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[ The PC Guide | Systems and Components Reference Guide | Motherboard and System Devices | System Cache | Cache Transfer Technologies and Timing ]

Synchronous Burst Cache

Unlike asynchronous cache, which operates independently of the system clock, synchronous cache is tied to the memory bus clock. Each tick of the system clock, a transfer can be done to or from the cache (if it is ready). This means that it is capable of handling faster system speeds without slowing down the way asynchronous cache does. However, the faster the system runs, the faster the SRAM chips have to be, in order to keep up. Otherwise timing problems (crashes, lockups) occur.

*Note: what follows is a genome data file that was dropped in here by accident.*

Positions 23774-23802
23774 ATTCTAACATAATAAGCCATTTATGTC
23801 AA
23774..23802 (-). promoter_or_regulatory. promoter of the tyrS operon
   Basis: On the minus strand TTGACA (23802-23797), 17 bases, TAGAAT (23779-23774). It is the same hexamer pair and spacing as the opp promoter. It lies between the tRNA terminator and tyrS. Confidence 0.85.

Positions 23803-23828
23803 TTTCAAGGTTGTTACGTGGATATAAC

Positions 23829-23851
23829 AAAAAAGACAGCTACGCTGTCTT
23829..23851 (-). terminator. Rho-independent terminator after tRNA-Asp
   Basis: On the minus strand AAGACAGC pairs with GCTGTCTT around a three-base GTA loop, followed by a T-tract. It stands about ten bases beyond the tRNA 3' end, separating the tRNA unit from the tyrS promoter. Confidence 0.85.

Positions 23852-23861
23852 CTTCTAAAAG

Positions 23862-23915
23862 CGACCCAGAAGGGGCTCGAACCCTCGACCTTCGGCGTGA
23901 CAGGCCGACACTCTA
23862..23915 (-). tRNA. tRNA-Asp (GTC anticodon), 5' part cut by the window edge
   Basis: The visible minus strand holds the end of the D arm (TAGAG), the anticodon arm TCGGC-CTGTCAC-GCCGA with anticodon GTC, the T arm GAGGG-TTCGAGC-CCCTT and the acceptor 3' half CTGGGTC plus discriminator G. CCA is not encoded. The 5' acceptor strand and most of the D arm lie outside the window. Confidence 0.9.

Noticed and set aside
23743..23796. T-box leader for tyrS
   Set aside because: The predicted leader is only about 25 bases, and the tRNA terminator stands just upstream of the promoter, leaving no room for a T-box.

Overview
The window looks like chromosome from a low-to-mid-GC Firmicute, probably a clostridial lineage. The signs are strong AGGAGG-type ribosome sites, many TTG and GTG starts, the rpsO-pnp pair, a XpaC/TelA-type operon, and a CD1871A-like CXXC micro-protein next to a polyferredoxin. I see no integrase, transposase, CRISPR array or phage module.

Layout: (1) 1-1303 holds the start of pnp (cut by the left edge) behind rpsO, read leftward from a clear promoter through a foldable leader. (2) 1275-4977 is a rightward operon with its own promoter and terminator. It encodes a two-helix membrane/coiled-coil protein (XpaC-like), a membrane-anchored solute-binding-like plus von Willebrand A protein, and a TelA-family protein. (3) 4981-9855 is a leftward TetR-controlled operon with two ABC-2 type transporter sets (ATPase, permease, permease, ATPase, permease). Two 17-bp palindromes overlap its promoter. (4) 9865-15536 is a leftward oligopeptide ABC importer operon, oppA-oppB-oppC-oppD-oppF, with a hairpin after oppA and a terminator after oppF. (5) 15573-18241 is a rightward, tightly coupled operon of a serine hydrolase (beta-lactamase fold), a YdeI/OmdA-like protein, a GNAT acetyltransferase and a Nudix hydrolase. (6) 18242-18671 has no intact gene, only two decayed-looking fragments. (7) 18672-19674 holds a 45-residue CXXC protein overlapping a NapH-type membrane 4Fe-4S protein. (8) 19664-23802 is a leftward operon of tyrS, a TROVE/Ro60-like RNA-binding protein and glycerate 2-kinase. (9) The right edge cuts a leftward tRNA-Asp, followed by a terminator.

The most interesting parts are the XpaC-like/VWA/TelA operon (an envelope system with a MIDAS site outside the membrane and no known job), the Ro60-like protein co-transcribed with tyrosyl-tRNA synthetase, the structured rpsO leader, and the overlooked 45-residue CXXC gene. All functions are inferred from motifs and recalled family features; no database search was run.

Even this type of cache slows down at very high speeds. It is capable of 2-1-1-1 operation up to 66 MHz, but then it slows down to 3-2-2-2 at higher speeds (which are starting to become more popular and will become even moreso in the future). Synchronous burst cache never quite caught on; pipelined burst cache was developed at around the same time and seemed to take the market away from sync burst before the latter could really get going.

Next: Pipelined Burst (PLB) Cache

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